Why Unclear Employment Contracts are Scarier than Dating Taylor Swift
It’s likely that both you and employees feel comfortable that you have signed a contract. But is it clear to both of you what the contract means, or did you just download a template from the Internet without even reading through it?
The horror stories about Taylor Swift’s dating life have been all over the Internet lately. But if you are a business owner, this shouldn’t be the scariest thing for you.
There is one thing in particular that has turned into the boogieman of businesses and employers in particular. Yes, I am talking about employment contracts.
Employees have a lot of power nowadays – employees’ rights information all around, social media and forums where they can share experiences, there are unions; there are professional organizations, and so much more.
For a business to not have top notch employment contracts means risking employment relationships to turn into lawsuits.
The importance of contracts
A contract should be your first thought when you enter into any kind of a business relationship no matter if you hire an employee or a contractor, lease property, receive financing, sell or provide services or buy products or tools.
Contracts, and especially written contracts that are easier to enforce and stronger in court, are a necessity for establishing terms and expectations with all of your partners.
For an employer, an employment contract is an important tool for two main reasons:
- It gives you and your employees clarity regarding the expectations of the job making sure there are less misunderstandings and better productivity
- It reduces your liability as employer in a number of ways and protects your business.
The employment relationship is governed by state and nationwide laws. If employee and employer fail to sign a written contract the rules established in employment law will be the only ones that apply to your employment relationship. And those are in favor of the employee most of the time.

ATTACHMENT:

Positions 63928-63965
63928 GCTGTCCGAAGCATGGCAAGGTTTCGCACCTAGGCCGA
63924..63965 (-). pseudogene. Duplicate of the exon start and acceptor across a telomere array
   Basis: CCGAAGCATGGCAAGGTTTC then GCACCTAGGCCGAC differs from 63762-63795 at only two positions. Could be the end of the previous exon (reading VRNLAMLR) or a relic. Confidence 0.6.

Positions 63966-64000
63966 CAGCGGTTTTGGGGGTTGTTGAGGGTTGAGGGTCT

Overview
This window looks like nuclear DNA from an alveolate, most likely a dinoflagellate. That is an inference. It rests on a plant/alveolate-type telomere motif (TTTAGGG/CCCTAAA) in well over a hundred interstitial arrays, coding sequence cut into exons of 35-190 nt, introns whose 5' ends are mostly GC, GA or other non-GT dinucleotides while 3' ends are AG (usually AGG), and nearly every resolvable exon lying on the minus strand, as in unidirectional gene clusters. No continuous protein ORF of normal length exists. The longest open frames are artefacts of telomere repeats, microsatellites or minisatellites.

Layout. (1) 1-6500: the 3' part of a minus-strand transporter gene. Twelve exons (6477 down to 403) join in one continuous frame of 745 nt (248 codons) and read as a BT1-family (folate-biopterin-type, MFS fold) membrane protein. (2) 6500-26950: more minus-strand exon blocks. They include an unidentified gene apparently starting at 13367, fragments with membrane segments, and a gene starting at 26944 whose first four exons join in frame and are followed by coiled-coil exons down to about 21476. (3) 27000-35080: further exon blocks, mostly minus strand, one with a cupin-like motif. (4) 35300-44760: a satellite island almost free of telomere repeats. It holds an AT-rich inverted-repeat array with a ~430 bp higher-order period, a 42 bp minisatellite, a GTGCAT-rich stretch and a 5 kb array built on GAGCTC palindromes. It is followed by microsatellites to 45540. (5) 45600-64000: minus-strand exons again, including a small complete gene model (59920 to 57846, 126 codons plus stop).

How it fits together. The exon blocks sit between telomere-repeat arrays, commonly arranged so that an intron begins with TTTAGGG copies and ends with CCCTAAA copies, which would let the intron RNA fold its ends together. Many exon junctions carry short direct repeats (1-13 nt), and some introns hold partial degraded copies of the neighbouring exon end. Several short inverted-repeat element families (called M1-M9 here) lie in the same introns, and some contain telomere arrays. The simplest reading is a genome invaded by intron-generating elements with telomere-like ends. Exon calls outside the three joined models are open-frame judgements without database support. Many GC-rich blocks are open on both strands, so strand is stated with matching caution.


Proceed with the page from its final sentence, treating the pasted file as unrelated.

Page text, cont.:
Do you understand your contracts?
If you are reading this, you are smart enough to know that you need employment contracts and you most probably have some. The problem is that not every contract is a good contract. Particularly, not every contract is good for every employment relationship.
A horrible common practice of small businesses is to download an employment contract sample or template from a website or a blog, put in their company and employee information, sign it and go with that. Many times employers see a 10 page document full of complex legal terminology and content that seems without much sense and skim through it without paying much attention.
The trick is that once you sign it, you need to adhere to it. And not knowing what exactly is inside can ruin your business. If there is any kind of a conflict between the employee and employer regarding the terms of the agreement, it will be that contract you didn’t understand that will be referred to. In this situation and employer might be at risk of being saddled with obligations he or she never meant to undertake.
Taking the guesswork out of the contract
However, it’s very unlikely that you never read the contract you offered your employee. The more likely scenario, that we see every day as lawyers, is that employers assume that many things in the agreement are understood without the need to be written.
This is where it gets scary.
If your employee needs to come to work at 9 am every day and be at their workplace until 4 pm, this needs to be in the contract. The fact that you and your new employee discussed the working hours and both agreed doesn’t mean that’s not a necessary clause.
Even if you have discussed everything in detail with your applicant, make sure it’s in the contract too. And then go over the contract, clause by clause with your new employee to make sure you both understand all the clauses in the same way. Leaving things to interpretation is the biggest mistake employers make with contracts.
The simple reason for that is…people tend to forget. And they remember things as they want to remember them. So even if you agreed on 4 pm your employee might feel that their working hours are flexible and decide to leave earlier when there is less work to do.
If you don’t want to live the dating-Taylor-Swift kind of terror with your employment contracts there are two things you need to do:
- Contact your business lawyer and have her review all existing contracts or draft a new template tailored to your job openings or company
- Make sure that you spend a few minutes with each new employee to go through the clauses in the contract and make sure that you both have the same understanding of each clause.
This is all you need to do to have clear and reliable employment contracts that will serve your business and your employees in the best way possible.
We will be happy to make sure that there are no Taylor-Swift-style mistakes or un-clarity in your contracts! Just take a look at our legal packages for small businesses here to choose the option that’s best for you.